10/15/2007 11:00PM

Stud fees trending lower for 2008

EmailLEXINGTON, Ky. - A number of central Kentucky stallion farms already have issued their 2008 stud fees, and most appear to be taking a conservative line by cutting fees or keeping them near 2007 levels. That comes as a relief to commercial breeders, who hope to maintain or improve their profit levels.

Even the redoubtable Storm Cat, who led the fee list with his $500,000 fee in 2007, had his fee trimmed sharply to $300,000, a reflection partly of a drop in prices at the top of the select yearling market.

Overbrook Farm's flagship stallion will be 24 this year, but he certainly hasn't lost his touch on the racetrack. He's had a dozen juvenile winners so far this year, including Group 2 winner You'resothrilling, and his leading runners this year include Grade 1 winner After Market and Grade 2 winners Essential Edge and Burmilla. But the average price of his yearlings in 2007 was $581,316, and their median was $300,000, according to SireAverages.com. That's down from a $1,288,684 average and $800,000 median last year, when the top of the select yearling market was booming.

"The simple reason for dropping Storm Cat's fee was a reaction specifically to his yearling average and, more generally, a reaction to the softening of the top of the yearling market, to which his yearlings have their appeal," said Ric Waldman, who manages Storm Cat for Overbrook.

Storm Cat is the headline-grabbing example, but conservatism shows in the rest of Overbrook's roster, too. All but two of its other stallions will stay at the same fee as this year. Cape Town and Tactical Cat both took cuts - Cape Town from $10,000 to $7,500 and Tactical Cat from $5,000 to $3,500.

Another farm that issued its fees this week, Darby Dan, showed much the same trend. Its fees had only one change from 2007, and that was to move Saarland from a $10,000 fee to a private fee. All the rest remain at 2007 levels, including Aldebaran, the farm's most expensive sire at $30,000.

"We're trying to really listen hard to our fellow breeders out there," said Darby Dan managing partner John Phillips. "They've been pretty adamant that fees are really high and squeezing the margins pretty close."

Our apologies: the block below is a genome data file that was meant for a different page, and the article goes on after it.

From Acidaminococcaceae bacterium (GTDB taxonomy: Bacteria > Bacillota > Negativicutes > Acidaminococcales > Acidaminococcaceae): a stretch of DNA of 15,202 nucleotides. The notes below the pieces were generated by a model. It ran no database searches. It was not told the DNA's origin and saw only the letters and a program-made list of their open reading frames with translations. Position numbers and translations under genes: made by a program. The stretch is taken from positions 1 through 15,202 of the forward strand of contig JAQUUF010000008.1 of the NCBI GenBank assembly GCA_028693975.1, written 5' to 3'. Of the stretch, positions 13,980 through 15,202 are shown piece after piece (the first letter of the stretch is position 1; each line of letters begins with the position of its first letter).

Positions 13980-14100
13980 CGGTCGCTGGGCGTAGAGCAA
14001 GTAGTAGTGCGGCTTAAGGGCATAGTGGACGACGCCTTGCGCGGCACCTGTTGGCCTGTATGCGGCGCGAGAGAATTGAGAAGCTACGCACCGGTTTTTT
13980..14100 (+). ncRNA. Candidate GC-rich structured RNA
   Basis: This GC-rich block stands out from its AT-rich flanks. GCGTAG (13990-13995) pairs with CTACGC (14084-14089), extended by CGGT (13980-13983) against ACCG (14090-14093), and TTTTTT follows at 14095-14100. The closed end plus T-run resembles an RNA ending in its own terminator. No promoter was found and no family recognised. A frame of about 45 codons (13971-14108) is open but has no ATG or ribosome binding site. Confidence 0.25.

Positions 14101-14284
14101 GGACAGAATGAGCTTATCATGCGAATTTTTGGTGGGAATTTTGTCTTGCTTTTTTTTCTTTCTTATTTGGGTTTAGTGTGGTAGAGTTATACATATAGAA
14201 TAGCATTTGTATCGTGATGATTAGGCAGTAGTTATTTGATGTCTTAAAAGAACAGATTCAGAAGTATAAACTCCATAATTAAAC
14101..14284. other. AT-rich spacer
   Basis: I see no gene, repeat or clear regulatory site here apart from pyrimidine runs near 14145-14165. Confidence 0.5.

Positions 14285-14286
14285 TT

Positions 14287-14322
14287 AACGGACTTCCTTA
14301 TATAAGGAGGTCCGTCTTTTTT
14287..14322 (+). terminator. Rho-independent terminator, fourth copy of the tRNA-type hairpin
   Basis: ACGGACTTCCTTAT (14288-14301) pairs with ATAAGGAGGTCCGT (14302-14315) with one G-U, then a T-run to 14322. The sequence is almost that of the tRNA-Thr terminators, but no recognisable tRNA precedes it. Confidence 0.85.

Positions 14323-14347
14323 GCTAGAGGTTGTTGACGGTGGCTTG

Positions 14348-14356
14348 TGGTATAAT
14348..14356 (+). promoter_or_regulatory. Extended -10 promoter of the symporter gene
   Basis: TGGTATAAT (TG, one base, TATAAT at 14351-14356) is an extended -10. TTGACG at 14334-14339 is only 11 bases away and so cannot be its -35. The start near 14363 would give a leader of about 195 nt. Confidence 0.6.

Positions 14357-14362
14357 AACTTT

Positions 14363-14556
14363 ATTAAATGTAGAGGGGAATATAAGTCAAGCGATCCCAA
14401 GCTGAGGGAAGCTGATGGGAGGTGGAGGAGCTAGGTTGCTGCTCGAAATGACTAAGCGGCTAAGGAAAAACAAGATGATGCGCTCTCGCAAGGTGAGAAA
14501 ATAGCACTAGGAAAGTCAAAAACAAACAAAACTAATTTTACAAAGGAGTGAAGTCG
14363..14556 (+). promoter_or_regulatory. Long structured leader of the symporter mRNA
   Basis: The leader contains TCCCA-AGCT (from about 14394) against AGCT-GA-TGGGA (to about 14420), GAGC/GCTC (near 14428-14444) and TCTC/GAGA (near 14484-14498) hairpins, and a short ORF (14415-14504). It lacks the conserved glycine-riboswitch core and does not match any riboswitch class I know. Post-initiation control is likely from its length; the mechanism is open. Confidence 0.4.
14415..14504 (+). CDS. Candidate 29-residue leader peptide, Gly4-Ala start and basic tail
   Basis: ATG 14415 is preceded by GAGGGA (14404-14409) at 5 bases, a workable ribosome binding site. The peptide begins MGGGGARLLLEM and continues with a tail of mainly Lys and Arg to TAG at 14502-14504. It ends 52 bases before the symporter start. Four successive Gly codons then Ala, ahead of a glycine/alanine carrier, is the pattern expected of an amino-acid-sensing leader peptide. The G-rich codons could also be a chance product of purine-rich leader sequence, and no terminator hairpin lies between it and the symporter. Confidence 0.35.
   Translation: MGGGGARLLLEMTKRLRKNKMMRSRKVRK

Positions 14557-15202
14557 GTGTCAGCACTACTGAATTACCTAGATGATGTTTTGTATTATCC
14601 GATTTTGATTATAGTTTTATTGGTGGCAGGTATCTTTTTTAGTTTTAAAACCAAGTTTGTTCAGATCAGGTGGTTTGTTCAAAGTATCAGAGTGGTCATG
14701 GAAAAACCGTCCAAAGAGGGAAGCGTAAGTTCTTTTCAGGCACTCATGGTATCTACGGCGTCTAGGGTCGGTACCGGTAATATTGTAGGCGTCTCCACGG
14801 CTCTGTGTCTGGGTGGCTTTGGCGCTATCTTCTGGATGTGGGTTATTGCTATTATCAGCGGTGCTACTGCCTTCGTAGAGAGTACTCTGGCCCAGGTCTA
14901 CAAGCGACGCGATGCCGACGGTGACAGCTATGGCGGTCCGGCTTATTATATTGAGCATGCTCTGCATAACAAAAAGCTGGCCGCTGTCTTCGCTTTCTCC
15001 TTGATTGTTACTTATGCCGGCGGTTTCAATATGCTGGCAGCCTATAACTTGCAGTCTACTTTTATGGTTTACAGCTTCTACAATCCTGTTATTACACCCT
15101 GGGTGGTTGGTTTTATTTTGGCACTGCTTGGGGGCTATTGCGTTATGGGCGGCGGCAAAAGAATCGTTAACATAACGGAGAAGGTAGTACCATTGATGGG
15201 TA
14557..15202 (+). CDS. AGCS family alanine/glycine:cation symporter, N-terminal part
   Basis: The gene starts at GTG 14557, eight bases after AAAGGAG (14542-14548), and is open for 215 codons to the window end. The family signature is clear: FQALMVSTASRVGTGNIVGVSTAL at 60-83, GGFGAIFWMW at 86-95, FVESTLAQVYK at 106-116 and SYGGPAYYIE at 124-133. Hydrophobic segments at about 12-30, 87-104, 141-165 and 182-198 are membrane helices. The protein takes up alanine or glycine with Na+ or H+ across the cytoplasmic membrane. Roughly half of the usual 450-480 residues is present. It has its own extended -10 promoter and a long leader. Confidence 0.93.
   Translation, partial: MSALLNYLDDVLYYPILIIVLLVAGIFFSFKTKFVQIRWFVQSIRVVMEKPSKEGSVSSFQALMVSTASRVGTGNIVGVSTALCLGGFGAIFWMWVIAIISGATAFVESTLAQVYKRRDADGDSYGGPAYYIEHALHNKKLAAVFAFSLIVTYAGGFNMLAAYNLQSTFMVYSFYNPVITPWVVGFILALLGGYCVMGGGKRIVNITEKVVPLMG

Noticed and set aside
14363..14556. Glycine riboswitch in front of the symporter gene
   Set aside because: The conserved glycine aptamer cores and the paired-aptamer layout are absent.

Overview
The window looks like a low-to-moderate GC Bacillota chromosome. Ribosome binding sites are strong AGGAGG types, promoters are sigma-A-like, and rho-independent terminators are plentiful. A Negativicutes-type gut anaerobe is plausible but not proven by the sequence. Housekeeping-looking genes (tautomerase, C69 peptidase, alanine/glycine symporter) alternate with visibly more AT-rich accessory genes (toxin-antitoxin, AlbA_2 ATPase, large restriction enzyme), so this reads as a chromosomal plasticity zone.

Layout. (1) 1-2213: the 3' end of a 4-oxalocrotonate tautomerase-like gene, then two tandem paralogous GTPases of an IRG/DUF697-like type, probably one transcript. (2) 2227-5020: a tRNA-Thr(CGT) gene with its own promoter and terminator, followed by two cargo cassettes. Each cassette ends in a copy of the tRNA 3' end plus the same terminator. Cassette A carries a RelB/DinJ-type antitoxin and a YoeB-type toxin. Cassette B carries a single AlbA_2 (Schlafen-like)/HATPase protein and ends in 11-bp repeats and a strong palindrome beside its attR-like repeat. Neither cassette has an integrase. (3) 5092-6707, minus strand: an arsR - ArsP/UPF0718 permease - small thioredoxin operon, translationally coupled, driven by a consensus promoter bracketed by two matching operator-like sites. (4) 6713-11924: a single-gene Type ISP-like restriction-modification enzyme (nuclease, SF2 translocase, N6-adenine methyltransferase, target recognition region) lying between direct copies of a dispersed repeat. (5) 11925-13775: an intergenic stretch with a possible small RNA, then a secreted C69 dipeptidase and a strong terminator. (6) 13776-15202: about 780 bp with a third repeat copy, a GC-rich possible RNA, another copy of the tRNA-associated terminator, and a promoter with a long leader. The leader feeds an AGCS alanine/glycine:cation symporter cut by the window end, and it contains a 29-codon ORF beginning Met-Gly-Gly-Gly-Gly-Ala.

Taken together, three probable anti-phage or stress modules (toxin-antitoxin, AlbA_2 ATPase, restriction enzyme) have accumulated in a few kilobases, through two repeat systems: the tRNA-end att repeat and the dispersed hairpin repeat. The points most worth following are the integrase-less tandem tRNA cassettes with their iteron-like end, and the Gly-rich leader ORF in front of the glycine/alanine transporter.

"Certain fees of very successful horses are going to have to go up, like Smart Strike [who goes from $75,000 to $150,000 in 2008], and we understand that," said breeder Martha Jane Mulholland of Mulholland Springs. "But if you look at sale results for any individual stallion, it's surprising how many do not make a profit."

Many commercial breeders say it's harder to make a profit in recent years, especially for stallions likely to sire 100 live foals that will compete with their own in the marketplace.

One who welcomes any sign of cooling stud fees is Idle Hour owner David Hager.

"I try not to spend more than $30,000, because it's too much exposure, especially in today's market, where they focus on the physical," he said. "If you can breed a nice physical specimen from a $30,000 stud fee, take it to market, and get the same amount you would have for a $50,000 to $100,000 stud fee, why expose yourself? Be a little more conservative. Everybody wants to breed to those expensive stallions, but then when you go to the sale and can't make any money, it's hard to keep doing it."

Stallion owners say holding the line on fees isn't as easy as it looks, considering the high cost of acquiring new stallions and the pressure stud farms feel to "make" a young horse early by breeding as many mares as possible to him in hopes it will boost both his immediate income and his total future progeny earnings. But commercial breeders who patronize those stallions say they're happy to see it.

"We struggle to make a profit, and any time the stud fees don't go up, it gives the commercial breeders a little more hope that they can make a profit," Mulholland said.